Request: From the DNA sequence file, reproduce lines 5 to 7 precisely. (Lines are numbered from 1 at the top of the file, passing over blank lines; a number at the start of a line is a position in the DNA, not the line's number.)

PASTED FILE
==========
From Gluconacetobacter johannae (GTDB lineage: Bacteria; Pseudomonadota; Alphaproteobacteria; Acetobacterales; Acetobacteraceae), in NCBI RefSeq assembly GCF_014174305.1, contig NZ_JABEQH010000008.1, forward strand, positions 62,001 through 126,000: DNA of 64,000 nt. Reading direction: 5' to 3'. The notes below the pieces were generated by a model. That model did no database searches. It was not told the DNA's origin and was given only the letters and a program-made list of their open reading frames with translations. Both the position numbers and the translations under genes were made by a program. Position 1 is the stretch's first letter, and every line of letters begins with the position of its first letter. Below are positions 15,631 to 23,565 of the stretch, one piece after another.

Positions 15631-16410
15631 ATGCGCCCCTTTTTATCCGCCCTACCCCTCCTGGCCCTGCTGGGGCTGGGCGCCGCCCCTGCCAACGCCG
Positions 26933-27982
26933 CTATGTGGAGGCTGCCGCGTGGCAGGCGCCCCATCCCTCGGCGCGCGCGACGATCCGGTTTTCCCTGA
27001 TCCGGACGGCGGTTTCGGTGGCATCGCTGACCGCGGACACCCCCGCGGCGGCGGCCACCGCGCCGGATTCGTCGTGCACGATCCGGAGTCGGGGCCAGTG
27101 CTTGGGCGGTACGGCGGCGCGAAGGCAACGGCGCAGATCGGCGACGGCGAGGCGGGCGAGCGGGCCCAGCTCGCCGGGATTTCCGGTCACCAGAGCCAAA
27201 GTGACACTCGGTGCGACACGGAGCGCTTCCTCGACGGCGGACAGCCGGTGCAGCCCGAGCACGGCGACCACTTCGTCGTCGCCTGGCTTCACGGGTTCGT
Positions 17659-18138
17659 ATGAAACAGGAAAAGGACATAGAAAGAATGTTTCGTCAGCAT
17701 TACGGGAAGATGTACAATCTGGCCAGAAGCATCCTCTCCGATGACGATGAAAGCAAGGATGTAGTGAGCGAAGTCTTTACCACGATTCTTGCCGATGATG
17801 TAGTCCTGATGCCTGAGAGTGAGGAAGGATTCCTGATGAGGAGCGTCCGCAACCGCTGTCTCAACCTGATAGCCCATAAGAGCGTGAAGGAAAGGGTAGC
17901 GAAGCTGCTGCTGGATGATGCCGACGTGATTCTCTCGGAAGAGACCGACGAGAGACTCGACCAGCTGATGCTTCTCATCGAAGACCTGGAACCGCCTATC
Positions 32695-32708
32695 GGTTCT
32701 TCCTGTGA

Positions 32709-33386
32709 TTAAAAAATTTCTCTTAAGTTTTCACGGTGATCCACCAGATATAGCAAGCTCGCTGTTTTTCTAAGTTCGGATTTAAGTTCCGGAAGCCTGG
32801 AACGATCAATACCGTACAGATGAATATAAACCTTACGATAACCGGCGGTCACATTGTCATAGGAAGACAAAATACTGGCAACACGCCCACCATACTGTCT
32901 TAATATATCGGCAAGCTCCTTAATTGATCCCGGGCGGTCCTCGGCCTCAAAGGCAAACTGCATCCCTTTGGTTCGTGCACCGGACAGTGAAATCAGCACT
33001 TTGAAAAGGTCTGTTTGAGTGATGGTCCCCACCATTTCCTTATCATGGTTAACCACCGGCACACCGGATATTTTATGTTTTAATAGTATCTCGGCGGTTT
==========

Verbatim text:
26933 CTATGTGGAGGCTGCCGCGTGGCAGGCGCCCCATCCCTCGGCGCGCGCGACGATCCGGTTTTCCCTGA
27001 TCCGGACGGCGGTTTCGGTGGCATCGCTGACCGCGGACACCCCCGCGGCGGCGGCCACCGCGCCGGATTCGTCGTGCACGATCCGGAGTCGGGGCCAGTG
27101 CTTGGGCGGTACGGCGGCGCGAAGGCAACGGCGCAGATCGGCGACGGCGAGGCGGGCGAGCGGGCCCAGCTCGCCGGGATTTCCGGTCACCAGAGCCAAA